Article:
AFTERBURN REPORT 2002Black Rock Station/Ranch
As the Work Ranch has evolved from a depository of materials toward becoming a professional facility for the production of Black Rock City and related arts projects, we have learned better ways to organize and manage resources to meet the growing demands of our expanding mission. Every year, building and removing the city involves more people for longer periods of time, bringing more skills and experience to bear on the challenges we face. This development has resulted in more streamlined protocols, better systems, and higher efficiency on the ranch and throughout DPW.
The most significant improvements in infrastructure this year were achieved in the public area on the ranch, affectionately known as the Beach Club. A higher capacity, more efficient diesel generator with a 500-gallon fuel tank was installed to provide cleaner, more reliable power to the kitchen, office, and camping areas as well as for general use. The kitchen area was expanded with more equipment, and a wooden floor was installed for improved utility in inclement weather and easier cleaning. The water system, which still operates as a temporary installation much like that on the playa, took another leap forward with the addition of a pressure tank, hard plumbing, last year’s on-site dish room, and the long-term loan of a 3,250-gallon potable-water tank trailer. These improvements in particular diminished the demands on general maintenance—from two water runs per day to two runs all month—and they eliminated the need for continuous troubleshooting of temperamental extension cords or fetching of gasoline for the generator. A large, donated mobile home was placed as the northern wind block, which freed up a travel trailer for housing and prompted the construction of a larger stage. Other improvements include a fence to keep dogs out of the main eating area, reconstruction of tables and shade structures, expansion of the office, a larger bar area, and installation of wireless ethernet equipment.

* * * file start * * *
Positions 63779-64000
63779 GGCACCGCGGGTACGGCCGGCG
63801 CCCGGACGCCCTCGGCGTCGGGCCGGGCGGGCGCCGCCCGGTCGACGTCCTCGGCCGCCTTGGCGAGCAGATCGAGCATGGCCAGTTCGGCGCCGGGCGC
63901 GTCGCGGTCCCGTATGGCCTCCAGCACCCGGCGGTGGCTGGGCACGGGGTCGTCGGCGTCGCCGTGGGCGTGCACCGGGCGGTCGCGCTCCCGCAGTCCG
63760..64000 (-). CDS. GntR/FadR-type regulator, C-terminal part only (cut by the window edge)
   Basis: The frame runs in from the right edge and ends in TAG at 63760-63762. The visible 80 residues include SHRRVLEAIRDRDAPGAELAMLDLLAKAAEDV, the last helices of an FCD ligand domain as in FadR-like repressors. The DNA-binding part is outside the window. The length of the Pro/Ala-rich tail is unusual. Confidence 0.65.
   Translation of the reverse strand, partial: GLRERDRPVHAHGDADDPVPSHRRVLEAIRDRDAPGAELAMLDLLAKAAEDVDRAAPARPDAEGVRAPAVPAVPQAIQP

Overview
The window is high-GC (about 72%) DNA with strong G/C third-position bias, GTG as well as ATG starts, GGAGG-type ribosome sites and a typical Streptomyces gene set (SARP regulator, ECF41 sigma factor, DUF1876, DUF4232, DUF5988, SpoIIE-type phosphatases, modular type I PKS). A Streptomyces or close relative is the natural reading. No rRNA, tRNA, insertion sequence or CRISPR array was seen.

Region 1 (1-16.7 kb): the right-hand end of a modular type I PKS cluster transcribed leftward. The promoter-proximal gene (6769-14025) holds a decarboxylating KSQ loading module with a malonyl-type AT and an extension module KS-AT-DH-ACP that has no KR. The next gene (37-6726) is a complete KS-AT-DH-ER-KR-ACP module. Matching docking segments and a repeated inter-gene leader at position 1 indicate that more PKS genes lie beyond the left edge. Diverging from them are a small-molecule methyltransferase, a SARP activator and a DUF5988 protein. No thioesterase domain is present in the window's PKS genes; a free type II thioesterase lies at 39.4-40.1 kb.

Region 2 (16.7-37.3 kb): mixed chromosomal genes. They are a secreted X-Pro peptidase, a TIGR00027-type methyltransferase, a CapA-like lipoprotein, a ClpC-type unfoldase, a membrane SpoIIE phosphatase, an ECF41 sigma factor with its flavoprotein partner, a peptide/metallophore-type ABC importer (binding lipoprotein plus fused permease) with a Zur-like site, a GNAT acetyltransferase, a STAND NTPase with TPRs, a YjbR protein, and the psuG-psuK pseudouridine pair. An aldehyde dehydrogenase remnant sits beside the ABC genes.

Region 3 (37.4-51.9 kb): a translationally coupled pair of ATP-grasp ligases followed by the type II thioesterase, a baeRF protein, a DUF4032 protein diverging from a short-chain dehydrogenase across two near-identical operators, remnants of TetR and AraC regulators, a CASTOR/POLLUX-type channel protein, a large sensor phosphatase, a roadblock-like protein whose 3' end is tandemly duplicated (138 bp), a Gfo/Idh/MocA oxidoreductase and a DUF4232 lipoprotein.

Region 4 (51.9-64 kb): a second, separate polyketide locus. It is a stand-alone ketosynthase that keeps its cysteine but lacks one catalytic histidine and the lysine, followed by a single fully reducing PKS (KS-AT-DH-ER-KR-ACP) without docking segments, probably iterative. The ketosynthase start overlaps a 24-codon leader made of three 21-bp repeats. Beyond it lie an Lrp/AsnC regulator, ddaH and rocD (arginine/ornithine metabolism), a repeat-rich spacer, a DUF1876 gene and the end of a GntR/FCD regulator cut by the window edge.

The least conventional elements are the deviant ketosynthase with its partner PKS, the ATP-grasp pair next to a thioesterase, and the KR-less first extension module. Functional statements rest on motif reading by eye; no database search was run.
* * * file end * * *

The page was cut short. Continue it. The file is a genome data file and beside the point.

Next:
We also moved another step closer to a comprehensive materials storage and tracking program. The inventory database was expanded to include most large assets such as vehicles, buildings, equipment, and so on. Tracking has improved through the introduction of property use agreements. Artists and other participants have taken increased responsibility for securing and winterizing materials and vehicles. A map of the ranch has been developed with corresponding signs marking rows of materials. These rows are increasingly organized by criteria, such as type of material or whether it is privately owned or property of the Project. Individual projects now each have their own cache of tools, which makes inventory easier and prevents loss of tools. Another year’s data on fuel consumption is helping to establish usage patterns, create recharge protocols, and eliminate abuses. A heroic clean-up effort on the ranch both before and after the event has removed much of the abandoned junk and helped to expose useful materials and to free space for other uses. The acquisition of more shipping containers and tractor-trailer box vans improves our weatherproof storage capacity and simplifies transportation, and a more compact placement configuration now allows easier access and will expedite load-out. All of these small accomplishments work in concert to create a more manageable and user-friendly facility.